Because many of them come from very poor countries or regions that are poor,as poor as Ireland was in the early 20th century.
 

Carl Claudius

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Dec 21, 2012
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Many ESL and business colleges charge a few thousand.
its a business, not a charity.

Maybe college fees for non Eu citizens should be subsidised by the Irish government who in turn could get the money from the Irish tax payer.

We apparently have a high standard of education.If they want it then they pay for it.
 

patslatt

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Apr 11, 2007
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If racism is ever obliterated that's one programme that will be out of production. Its sole task appears to be to scour Irish society for the merest hint of the 'r' word. It's very tiresome.
But I laughed when I heard the presenter refer to 'us', meaning immigrants. If there's an us there must be a them.
Someone has to inform the relatively small (by international standards) racist Irish minority that racism is unacceptable ignorance.
 

jmcc

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On Newstalk Radio's Global Village today,a solicitor who specialises in immigration
That's the problem with your post. Had it been someone objective, then your post might have had some merit.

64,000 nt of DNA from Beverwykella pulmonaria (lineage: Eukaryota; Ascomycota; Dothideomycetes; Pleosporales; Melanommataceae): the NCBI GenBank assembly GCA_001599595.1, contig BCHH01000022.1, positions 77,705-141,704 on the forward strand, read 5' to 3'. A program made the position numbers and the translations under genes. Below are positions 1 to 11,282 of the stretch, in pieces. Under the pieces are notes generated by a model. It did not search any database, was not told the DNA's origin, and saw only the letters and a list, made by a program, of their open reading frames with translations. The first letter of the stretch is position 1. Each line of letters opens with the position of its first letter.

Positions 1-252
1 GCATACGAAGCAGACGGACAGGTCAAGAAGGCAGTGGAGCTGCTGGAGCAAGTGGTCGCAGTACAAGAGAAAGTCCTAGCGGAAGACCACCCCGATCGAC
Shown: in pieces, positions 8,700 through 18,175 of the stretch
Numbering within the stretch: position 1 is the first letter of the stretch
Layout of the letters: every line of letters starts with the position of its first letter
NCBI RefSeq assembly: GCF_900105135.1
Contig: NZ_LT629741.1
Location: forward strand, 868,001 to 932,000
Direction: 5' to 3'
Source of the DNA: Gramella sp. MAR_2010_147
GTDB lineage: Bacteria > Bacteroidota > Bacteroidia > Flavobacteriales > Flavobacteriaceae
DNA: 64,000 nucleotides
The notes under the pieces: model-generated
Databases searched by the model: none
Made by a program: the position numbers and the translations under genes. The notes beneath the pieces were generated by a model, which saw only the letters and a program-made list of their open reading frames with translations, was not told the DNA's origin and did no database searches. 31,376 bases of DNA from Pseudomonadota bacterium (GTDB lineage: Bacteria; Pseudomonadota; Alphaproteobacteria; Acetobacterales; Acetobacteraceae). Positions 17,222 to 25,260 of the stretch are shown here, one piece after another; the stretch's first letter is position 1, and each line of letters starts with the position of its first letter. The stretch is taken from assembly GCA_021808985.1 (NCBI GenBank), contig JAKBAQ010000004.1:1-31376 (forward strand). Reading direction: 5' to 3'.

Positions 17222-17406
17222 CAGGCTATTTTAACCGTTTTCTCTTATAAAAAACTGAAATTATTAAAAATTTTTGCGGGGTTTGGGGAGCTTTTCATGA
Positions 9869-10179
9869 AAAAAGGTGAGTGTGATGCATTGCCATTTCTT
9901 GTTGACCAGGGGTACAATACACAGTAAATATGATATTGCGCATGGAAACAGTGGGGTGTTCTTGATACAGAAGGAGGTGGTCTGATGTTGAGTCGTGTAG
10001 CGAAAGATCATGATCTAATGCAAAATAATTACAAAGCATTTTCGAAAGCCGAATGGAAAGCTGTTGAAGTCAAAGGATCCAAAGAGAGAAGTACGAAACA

Carl Claudius

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Because many of them come from very poor countries or regions that are poor,as poor as Ireland was in the early 20th century.
boo hoo. I am going to petition Enda Kenny this very night and get him to introduce a 'poor country' tax whereby we donate part of our income towards poor countries.

Maybe we should let them in without a visa at all. Wouldn't that be fun?

Perhaps the reason for a costly visa is that it acts as deterrent to poor students who came here solely to work illegally.
 

Irish National member

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Jan 21, 2013
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Because many of them come from very poor countries or regions that are poor,as poor as Ireland was in the early 20th century.
oh so we should look after the foreign visitor to this country but ************************ over the irish, you sure your not a government minister?
 

Roll_On

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May 27, 2010
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Because many of them come from very poor countries or regions that are poor,as poor as Ireland was in the early 20th century.
I'm not really getting your point. People who go abroad to study are typically able to afford it. If I chose to do that, I would have to pay for a visa, if I want to study in the US, I'd have to pay thousands for a visa, same in the UK (if I were a non eu national). It is a revenue making exercise. In third world countries there is a massive gap between rich and poor, the poor people of poor countries are not going to be burning the midnight oil googling the ins and outs of Irish Universities :roll: